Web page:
Do you know gyozas? They are those absolutely divine Japanese ravioli, steamed then cooked “a la plancha” on just one side. Whether stuffed with vegetables or ground pork, it’s often the perfect appetizer for a Japanese meal.
At least in theory. In real life, they tend to be so addictive that you’ll most certainly end up eating just that. So, just for you, we’ve roamed the capital city in search of the cream of the crop. Here’s our selection!
What we like about Kokuban (apart from their pretty crockery) is ordering a little of everything on the menu and always keep discovering new things. The only item we order every single time? Their gyozas, perfectly executed, airy on one side and crispy on the other. In both Kokuban restaurants, the lights are dimmed and the walls covered with blackboards (“kokuban” in Japanese), giving an intimate and joyful aspect to the place.
Kokuban, 180 rue Belliard and 53 rue Vilain XIIII, Brussels. Info on kokuban.be.
There’s no place like Kumiko. First of all, its name. No one really knows if it’s called “Kumiko” or “Kumiko Izakaya” or “Izakaya”. It doesn’t get easier when it comes to describe the place : it’s a restaurant, but it turns into a very hip bar at night, serving all sorts of cocktails to the most trendy and eclectic crowd.
Their gyozas rank among the best in Brussels and can (should) be served in portions to share, so the more the merrier! Warning: they’re addictive and you might end up fighting with your (now former) friends for the last one.
Rue d’Alost 7, 1000 Brussels. Info on kumiko.be.
If the signature meal here is the ramen, the gyozas from Umamido are, in our opinion, the best in the capital city! One of us (certainly not the person writing this article, no no) even goes there to order gyozas only.
The decoration in the four Umamido restaurants varies a bit, but the base remains the same: the interior is usually quite simple: white, wood and black, and comfortable. The large industrial lamps hanging from the ceiling add a touch of design to the place. Some of the restaurants also have an open kitchen with a great view on the chef’s work, we love it!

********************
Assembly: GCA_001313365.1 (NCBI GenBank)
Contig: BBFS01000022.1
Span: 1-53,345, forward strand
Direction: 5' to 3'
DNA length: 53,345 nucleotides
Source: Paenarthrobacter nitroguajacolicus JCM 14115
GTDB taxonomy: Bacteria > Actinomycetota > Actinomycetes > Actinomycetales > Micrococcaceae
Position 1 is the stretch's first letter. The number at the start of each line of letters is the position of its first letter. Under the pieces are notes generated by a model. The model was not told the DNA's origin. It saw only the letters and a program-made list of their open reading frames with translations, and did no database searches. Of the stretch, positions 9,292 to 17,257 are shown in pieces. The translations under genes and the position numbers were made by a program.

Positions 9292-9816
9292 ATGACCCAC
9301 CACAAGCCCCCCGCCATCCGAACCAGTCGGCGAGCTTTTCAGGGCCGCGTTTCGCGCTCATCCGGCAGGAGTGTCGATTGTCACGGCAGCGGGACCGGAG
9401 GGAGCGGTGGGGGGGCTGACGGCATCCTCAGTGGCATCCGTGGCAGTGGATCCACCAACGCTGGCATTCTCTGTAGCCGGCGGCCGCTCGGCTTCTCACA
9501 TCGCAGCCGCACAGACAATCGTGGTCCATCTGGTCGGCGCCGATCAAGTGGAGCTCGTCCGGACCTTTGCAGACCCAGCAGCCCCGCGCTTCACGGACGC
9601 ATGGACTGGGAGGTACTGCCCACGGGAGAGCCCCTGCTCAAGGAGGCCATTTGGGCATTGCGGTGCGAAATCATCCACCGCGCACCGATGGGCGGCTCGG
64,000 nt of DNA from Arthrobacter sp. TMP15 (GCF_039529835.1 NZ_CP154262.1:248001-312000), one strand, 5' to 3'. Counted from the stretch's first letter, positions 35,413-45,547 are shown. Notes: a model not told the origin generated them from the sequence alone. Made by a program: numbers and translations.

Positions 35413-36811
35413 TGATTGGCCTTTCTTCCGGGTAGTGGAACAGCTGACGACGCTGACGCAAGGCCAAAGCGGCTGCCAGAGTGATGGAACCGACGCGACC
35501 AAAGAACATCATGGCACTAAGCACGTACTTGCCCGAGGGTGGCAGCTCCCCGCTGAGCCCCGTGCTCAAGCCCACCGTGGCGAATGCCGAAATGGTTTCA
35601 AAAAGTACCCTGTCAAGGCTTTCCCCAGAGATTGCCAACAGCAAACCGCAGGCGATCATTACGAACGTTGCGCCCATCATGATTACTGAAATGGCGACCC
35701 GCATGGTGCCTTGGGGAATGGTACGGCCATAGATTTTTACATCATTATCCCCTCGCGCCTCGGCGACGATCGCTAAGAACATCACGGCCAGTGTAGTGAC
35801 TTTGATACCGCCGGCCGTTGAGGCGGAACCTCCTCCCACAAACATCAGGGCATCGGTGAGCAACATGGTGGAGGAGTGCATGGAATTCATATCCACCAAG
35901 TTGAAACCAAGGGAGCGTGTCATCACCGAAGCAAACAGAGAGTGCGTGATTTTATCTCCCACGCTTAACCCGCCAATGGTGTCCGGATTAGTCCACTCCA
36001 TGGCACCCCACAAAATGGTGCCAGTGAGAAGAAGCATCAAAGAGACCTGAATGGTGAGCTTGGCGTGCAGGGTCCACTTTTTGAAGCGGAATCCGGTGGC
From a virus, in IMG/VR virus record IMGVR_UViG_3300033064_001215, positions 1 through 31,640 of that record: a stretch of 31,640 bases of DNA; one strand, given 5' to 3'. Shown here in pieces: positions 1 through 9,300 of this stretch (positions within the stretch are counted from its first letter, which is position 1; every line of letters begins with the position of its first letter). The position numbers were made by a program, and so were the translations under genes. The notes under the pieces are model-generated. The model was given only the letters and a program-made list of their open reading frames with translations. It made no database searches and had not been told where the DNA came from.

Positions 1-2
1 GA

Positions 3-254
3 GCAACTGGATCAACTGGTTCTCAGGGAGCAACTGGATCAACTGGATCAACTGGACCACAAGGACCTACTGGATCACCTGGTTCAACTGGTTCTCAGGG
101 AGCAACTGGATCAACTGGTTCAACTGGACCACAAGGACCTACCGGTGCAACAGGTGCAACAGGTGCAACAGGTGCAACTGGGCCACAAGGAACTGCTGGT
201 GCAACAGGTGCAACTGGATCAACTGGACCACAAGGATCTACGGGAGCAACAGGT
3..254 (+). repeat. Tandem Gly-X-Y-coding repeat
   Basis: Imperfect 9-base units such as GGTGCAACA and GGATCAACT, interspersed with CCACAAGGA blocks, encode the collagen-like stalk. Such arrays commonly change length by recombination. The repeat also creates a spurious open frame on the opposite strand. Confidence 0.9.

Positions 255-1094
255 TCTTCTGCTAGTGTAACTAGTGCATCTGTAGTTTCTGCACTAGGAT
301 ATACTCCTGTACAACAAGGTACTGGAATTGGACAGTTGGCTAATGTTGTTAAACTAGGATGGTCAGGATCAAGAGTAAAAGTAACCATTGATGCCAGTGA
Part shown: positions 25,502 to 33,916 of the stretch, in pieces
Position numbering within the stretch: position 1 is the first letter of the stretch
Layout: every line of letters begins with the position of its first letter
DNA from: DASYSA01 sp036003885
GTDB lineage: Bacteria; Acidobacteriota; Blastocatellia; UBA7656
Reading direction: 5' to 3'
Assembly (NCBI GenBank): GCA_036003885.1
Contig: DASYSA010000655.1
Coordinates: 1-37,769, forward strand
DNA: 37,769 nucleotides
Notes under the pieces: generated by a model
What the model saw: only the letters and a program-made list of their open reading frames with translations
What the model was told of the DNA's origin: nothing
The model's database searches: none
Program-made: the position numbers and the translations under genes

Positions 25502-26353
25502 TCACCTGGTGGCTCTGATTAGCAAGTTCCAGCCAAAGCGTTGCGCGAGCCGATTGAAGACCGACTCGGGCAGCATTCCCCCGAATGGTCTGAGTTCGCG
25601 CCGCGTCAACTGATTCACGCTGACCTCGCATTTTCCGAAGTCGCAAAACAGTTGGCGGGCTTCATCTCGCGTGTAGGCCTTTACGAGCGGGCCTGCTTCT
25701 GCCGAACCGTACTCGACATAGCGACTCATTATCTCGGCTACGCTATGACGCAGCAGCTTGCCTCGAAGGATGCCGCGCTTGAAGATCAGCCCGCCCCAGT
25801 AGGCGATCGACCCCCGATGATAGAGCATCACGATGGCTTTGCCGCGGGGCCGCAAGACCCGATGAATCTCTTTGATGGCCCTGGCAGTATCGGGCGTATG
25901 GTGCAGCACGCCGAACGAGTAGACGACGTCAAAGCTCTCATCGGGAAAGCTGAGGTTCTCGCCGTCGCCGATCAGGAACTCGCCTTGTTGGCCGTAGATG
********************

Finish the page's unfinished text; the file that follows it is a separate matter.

Umamido, 1 chaussée de Vleurgat, 1 place Ste Catherine, 14 rue du Bailli, 33-47 rue Henri Maus, Brussels. Info on umamido.be.
This gyoza bar opened a few years ago on rue Lesbroussart, just a stone’s throw from Place Flagey. Today, 3 restaurants are open throughout Brussels! Here, you’ll eat donburis, those bowls full of good things, but the gyozas are a must as a starter. Special mention for the pork-ginger gyozas, a marvel, and their homemade iced tea!
8 Rue Lessbroussart, 67 Place Jourdan and 12 Rue de Flandre, Brussels. Info on takumi.be.
If you’ve been dreaming of an orgy of gyozas, this is where it happens! You can order your gyozas by 8, 12, 20 or 40 depending on your hunger. At the Gyozaria, the star is the little Japanese ravioli: the classics, of course, but also a lot of homemade creations and experimental associations.
The classics obviously are pork, chicken and veggie, but the chef regularly invents new gyozas like the “Nikkei” one, with chicken, lime, coriander and chili. Want a dessert? The gyoza comes in a sweet version as well, with apples!
226, rue au Bois, 1150 Brussels. Info on gyozaria.be.